[Newsphopick=Kingsley Lim] Saudi Arabia’s state oil giant, Aramco reported a 73 percent fall in its second quarter profits as the coronavirus pandemic ravages the global economy. The depression in energy demand and prices was singled out as the main contributory factor to the decline in sales at the world’s largest exporter.
The coronavirus pandemic has been the single most devastating force in the energy markets in the last decade. As governments across the world promulgated social restrictions and lockdowns to curb the spread of the virus, this had unexpectedly caused a fall in business activity around the globe. As such global oil consumption had fallen sharply accompanied by a significant fall in oil prices not seen in the last twenty years.
Oil companies which have been at the centre of the turmoil in the oil markets have seen reduced levels of oil consumption and many have reported losses for the second quarter. While the fate of Saudi’s Aramco is no different, its managers have decided to pay out dividends worth US$75 billion this year in efforts to prop up the stock price.
According to the CEO Amin Nasser, the company sees signs of recovery in global oil demand despite the recent fall in oil prices. Aramco, which was listed in Riyadh last year, said that the spread of the coronavirus had led to a fall in global demand for natural gas, crude oil and petroleum products in the second quarter.
Nasser told press reporters that there are signs of a recovery in the third quarter as the coronavirus-induced lockdowns are lifted and economies gradually recover. Nasser said “Look at China, their gasoline and diesel demand is almost at pre-COVID 19 levels. We are seeing that Asia is picking up and other markets [too],” suggesting that China is leading the economic recovery.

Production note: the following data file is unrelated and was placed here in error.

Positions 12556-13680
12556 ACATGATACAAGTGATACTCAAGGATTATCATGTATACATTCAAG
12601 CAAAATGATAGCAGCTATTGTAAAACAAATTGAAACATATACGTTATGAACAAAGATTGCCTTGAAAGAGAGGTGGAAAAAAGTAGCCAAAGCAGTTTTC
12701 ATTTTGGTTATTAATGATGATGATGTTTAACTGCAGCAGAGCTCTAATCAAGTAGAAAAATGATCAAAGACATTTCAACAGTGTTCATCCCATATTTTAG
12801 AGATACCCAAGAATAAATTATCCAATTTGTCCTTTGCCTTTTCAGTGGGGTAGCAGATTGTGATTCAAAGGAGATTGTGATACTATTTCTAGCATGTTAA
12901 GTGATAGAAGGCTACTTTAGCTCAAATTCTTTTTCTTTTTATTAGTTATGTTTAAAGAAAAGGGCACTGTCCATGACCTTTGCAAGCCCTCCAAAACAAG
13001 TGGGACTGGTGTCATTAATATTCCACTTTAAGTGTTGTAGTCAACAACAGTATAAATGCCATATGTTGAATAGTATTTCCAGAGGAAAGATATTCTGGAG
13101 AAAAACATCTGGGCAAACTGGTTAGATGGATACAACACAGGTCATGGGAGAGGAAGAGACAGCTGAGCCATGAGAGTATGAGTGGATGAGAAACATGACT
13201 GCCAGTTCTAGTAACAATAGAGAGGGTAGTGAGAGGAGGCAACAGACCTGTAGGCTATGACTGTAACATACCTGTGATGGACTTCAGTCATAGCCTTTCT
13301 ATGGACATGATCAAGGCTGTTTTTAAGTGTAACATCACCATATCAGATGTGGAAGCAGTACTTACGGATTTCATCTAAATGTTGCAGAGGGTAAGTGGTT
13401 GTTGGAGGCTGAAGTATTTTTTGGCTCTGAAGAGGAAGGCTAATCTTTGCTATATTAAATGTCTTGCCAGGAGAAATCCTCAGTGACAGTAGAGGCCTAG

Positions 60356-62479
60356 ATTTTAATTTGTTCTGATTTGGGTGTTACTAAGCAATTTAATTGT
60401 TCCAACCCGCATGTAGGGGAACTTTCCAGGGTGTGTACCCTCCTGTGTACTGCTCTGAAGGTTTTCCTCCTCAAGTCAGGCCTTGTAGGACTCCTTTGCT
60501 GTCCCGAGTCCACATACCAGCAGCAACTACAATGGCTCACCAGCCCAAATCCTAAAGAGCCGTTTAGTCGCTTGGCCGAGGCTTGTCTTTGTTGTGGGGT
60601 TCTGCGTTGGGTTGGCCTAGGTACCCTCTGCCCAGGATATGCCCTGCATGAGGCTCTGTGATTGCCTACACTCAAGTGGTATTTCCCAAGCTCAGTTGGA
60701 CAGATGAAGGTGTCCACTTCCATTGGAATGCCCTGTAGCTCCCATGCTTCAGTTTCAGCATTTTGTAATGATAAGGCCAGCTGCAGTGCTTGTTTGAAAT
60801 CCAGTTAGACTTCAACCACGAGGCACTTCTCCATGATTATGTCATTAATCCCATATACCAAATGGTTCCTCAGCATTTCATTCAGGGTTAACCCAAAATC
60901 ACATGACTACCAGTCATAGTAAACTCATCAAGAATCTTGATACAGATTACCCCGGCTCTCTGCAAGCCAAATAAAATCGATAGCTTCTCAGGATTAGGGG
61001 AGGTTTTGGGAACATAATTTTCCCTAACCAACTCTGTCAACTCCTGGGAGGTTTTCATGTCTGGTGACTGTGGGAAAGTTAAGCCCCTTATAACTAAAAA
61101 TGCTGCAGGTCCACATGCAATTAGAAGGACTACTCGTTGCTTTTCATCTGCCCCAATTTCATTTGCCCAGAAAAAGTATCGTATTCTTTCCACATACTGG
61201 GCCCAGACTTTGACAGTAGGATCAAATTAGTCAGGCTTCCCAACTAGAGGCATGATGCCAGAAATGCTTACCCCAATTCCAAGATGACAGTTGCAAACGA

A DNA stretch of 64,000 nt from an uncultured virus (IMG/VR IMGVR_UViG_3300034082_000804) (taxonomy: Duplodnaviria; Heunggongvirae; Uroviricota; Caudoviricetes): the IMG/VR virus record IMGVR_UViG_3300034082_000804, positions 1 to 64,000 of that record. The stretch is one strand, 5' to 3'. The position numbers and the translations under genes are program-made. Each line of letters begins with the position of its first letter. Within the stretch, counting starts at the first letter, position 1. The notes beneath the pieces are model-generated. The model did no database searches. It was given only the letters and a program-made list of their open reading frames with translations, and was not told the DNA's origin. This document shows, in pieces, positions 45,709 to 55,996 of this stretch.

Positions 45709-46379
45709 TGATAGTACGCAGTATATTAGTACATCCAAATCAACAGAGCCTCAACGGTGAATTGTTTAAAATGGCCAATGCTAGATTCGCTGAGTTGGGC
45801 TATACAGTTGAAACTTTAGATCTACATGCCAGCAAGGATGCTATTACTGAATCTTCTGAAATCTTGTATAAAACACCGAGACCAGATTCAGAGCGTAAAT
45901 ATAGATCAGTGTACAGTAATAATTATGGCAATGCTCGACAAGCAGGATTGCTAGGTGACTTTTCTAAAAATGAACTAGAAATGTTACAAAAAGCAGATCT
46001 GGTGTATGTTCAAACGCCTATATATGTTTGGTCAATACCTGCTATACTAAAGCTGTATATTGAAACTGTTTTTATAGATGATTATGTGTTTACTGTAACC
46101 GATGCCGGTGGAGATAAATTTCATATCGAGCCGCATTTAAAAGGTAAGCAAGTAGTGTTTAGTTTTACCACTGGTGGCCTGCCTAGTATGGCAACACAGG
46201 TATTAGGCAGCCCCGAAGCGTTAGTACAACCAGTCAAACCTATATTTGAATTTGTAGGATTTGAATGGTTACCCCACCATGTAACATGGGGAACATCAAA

“As countries ease the lockdown, we expect the demand to increase,” he added.
Nasser also said that the company would like to continue with the dividend program planned for 2020. The company intends to pay a US$75 billion dividend, which is subject to board approval and market conditions. According to observers, this is a departure from market norms as many companies have been forced to slash their dividends and focus on deleveraging.
Aramco reported a 73.4% decrease in second-quarter net income, which was a far cry from what analysts had forecasted. According to the company, it expects capital expenditure for 2020 to be between US$25 billion to US$30 billion, while suggesting that it is targeting to hit the lower end of that range.
The company’s net profit fell to 24.6 billion riyals for the quarter. This was less than a profit of 92.6 billion riyals reported in the year-ago period.
“Aramco figures are healthy compared to other global peers,” said Mazen al-Sudairi, the head of research at Al Rajhi Capital. “This was the worst quarter in the modern history of oil industry, and surviving it with healthy figures points to a very positive outlook.”